Apr 16, 2014
Casino sales slow on Brazil, French hypermarkets improve
Apr 16, 2014
Paris, France - Retailer Casino said sales growth slowed in the first quarter, held back by top market Brazil, where it is seeking to lure shoppers from rivals Carrefour and Wal-Mart with lower prices.
Casino said on Monday that it saw a further improvement at its French hypermarkets, with sales returning to growth at its Geant stores as it continued to benefit from previous price cuts.
But sales at its LeaderPrice discount stores fell 9 percent. These are still in the early stages of resetting prices, which Casino expects to bear fruit in the second half of the year.
"The bulk of the price repositioning at Geant has now happened...we are confident that in the second quarter the improvement in Geant sales will be more evident," Finance Director Antoine Giscard d'Estaing told analysts.
He also said that Casino's online discounter, CDiscount, had the capacity to grow by itself and that there was "no urgency" for an initial public offering of the unit.
Casino, which makes 60 percent of its sales in emerging markets and controls Brazil's top retailer, Grupo Pao de Acucar, said first-quarter group sales reached 11.295 billion euros ($15.6 billion), slightly above the 11.26 billion euro forecast in a Reuters poll of analysts.
Stripping out acquisitions, currency effects and excluding petrol prices, this was a like-for-like rise of 6.6 percent and a slowdown from 8.5 percent growth in the fourth quarter of 2013, Casino said on Monday.
Casino has been expanding for some years in the fast-growing emerging markets of Thailand, Brazil, Vietnam and Colombia, away from weaker growth in Europe, although Asia has slowed recently.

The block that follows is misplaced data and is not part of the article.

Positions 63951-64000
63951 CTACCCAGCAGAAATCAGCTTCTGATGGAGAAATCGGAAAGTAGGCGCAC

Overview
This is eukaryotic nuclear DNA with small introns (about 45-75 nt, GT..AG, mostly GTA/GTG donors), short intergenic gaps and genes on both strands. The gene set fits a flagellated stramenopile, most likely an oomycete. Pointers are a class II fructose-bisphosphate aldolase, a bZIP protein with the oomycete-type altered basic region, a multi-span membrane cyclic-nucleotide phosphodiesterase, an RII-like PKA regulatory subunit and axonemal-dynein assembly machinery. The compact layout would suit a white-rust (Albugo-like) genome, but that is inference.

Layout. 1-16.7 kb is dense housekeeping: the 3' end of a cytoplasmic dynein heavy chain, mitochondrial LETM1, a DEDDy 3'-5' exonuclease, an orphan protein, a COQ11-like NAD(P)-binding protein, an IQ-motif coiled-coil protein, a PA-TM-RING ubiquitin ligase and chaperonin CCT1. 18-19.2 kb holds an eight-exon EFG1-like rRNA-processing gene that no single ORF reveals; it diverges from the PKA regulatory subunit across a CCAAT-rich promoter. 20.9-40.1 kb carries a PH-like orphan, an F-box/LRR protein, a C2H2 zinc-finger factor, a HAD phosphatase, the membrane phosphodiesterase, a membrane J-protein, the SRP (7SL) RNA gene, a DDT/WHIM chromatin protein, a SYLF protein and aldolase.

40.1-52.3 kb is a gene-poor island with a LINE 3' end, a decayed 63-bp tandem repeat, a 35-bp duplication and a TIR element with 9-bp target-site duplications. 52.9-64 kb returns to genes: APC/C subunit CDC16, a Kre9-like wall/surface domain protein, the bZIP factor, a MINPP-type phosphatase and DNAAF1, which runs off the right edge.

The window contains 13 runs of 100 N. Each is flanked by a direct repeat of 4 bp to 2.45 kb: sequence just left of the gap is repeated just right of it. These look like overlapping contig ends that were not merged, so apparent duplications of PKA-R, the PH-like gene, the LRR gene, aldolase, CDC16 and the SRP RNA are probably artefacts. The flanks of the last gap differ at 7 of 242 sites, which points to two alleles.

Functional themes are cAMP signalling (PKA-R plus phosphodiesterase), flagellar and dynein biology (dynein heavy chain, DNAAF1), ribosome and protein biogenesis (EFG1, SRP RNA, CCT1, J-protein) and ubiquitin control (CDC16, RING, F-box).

In Brazil, like-for-like sales growth excluding petrol and calendar effects, was 8.7 percent, down from 14.2 percent in the fourth quarter.
Giscard d'Estaing said that in a context of high inflation in Brazil, Casino wanted to be perceived as "the most attractive banner" and that all its store formats - hypermarkets, supermarkets, and cash and carry - aimed to be "very aggressive against direct competitors".
Retailers across Europe have been struggling as shoppers' disposable income is squeezed by subdued wage growth and austerity measures. Most have responded with price cuts.
Last week larger rival Carrefour posted slower growth at its French hypermarkets, citing a price war among retailers and food deflation on certain products such as dry groceries.
In the last quarter of 2012, Casino funded permanent price cuts on basic products by reducing promotions, a move that initially cost it some customers at its Geant hypermarkets.
But there have been signs in recent months that these price cuts are finally helping Casino's French hypermarket sales.
Same-store sales excluding petrol and calendar effects at the Geant hypermarkets rose 0.1 percent, against a 2 percent decline in the fourth quarter of 2013.
Casino shares closed 0.15 percent higher on Monday at 86.78 euros. The stock has gained 3.44 percent so far this year, outperforming Carrefour's 1.48 percent decline.
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